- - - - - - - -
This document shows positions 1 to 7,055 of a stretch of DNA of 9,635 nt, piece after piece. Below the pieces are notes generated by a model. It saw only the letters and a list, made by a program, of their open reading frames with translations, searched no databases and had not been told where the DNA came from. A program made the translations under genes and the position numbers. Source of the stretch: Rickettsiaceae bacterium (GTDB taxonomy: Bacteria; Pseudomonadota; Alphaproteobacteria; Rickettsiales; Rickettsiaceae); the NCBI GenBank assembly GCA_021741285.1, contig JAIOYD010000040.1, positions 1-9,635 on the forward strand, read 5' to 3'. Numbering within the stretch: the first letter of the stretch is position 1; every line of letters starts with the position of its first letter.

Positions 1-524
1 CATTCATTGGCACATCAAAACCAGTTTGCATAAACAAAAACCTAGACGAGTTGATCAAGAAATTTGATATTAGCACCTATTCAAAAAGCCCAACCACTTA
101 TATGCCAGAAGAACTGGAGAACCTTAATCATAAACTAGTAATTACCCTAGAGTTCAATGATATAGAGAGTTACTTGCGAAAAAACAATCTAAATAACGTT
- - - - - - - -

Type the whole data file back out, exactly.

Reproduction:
This document shows positions 1 to 7,055 of a stretch of DNA of 9,635 nt, piece after piece. Below the pieces are notes generated by a model. It saw only the letters and a list, made by a program, of their open reading frames with translations, searched no databases and had not been told where the DNA came from. A program made the translations under genes and the position numbers. Source of the stretch: Rickettsiaceae bacterium (GTDB taxonomy: Bacteria; Pseudomonadota; Alphaproteobacteria; Rickettsiales; Rickettsiaceae); the NCBI GenBank assembly GCA_021741285.1, contig JAIOYD010000040.1, positions 1-9,635 on the forward strand, read 5' to 3'. Numbering within the stretch: the first letter of the stretch is position 1; every line of letters starts with the position of its first letter.

Positions 1-524
1 CATTCATTGGCACATCAAAACCAGTTTGCATAAACAAAAACCTAGACGAGTTGATCAAGAAATTTGATATTAGCACCTATTCAAAAAGCCCAACCACTTA
101 TATGCCAGAAGAACTGGAGAACCTTAATCATAAACTAGTAATTACCCTAGAGTTCAATGATATAGAGAGTTACTTGCGAAAAAACAATCTAAATAACGTT